The famous Escape from Alcatraz triathlon, which took place a few weekends ago, is known for its tough swim course in the icy cold, choppy waters around Alcatraz Bay. The 2.4 kilometre swim, which starts well off the San Francisco shore on a ferry, is notorious for its strong currents. It’s challenging for even the strongest of swimmers and has a higher-than-usual DNF rate for a triathlon swim leg.
Last week, one athlete not only swam a difficult 6.4 km six around the course in the rough waters from San Francisco shores to Alcatraz and back again — at only nine years old, he was the youngest to ever do so.
James Savage of California has been swimming since he was five years old with a local swim team and has been setting big goals in the sport for years. With a passion for open water swimming, last year he completed the one way swim from San Francisco to Alcatraz alongside his coach. He spent the subsequent year training to swim the route there and back and was successful on Tuesday, June 14th.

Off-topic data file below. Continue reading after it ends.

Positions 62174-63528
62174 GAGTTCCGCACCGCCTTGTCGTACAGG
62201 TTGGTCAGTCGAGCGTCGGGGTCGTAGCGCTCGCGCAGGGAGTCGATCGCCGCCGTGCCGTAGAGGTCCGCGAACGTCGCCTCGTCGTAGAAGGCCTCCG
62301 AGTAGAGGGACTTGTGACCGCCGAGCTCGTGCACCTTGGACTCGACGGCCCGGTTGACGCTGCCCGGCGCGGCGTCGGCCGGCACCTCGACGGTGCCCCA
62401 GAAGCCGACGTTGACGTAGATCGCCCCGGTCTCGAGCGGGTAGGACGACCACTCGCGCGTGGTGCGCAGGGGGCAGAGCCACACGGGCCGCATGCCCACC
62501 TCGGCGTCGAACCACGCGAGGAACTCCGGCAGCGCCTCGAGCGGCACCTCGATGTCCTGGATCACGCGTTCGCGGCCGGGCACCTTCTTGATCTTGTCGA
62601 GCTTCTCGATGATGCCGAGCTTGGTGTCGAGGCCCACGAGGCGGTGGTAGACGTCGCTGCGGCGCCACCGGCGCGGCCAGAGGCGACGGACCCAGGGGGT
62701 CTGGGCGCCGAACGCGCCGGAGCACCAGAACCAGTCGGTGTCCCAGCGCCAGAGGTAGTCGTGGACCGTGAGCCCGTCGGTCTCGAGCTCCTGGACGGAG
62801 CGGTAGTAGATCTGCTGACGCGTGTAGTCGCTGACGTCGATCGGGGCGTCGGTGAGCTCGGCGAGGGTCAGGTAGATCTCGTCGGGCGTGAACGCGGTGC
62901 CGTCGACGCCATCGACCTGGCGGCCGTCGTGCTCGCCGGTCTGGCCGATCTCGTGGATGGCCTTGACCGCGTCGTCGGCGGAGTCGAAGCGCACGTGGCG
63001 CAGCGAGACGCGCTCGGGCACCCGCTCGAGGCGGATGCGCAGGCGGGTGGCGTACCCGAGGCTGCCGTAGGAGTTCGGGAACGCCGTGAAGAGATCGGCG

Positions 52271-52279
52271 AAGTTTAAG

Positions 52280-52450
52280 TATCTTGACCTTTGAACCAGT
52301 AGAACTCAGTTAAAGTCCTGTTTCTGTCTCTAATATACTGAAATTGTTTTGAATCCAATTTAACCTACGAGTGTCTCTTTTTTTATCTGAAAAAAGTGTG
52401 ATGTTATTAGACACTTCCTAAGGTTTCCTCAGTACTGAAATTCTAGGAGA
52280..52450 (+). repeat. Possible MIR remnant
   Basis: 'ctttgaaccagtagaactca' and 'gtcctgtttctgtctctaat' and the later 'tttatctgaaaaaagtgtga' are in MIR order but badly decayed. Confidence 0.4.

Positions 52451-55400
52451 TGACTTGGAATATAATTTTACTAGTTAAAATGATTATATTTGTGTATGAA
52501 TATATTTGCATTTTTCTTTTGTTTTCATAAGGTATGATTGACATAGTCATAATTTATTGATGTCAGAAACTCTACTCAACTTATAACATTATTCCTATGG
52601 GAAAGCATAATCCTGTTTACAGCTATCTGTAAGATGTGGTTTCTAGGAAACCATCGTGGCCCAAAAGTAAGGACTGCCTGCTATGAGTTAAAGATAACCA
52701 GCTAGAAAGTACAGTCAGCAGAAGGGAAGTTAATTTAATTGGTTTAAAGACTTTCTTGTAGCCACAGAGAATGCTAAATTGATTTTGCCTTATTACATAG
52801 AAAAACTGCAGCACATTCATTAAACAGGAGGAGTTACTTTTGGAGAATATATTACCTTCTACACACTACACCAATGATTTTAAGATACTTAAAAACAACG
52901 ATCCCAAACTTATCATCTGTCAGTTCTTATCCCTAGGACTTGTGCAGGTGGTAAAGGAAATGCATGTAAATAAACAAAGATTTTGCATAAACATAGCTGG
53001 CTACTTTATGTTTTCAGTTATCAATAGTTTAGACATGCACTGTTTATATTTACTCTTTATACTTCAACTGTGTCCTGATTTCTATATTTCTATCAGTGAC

Savage and his family made a four hour drive from their home to San Francisco for his record attempt. He and his coach dove into the water at 7 AM. The distance is usually only 5 km there and back, but the currents were so strong that day, the pair was forced to take a less-direct route. At only 57 pounds, Savage captured the world record for youngest person to complete the round-trip swim.
The record was previously held by a 10-year-old from California, who completed the swim last year.
Savage trained around five hours a day for the swim. Besides regular practices with his swim team, every other day he swims five kilometres in open water often with his coach, and his parents following in kayaks.
If he ever decides to add biking and running to his training, we think Savage could make a pretty strong triathlete.
With files from Amy Graff from SFGATE.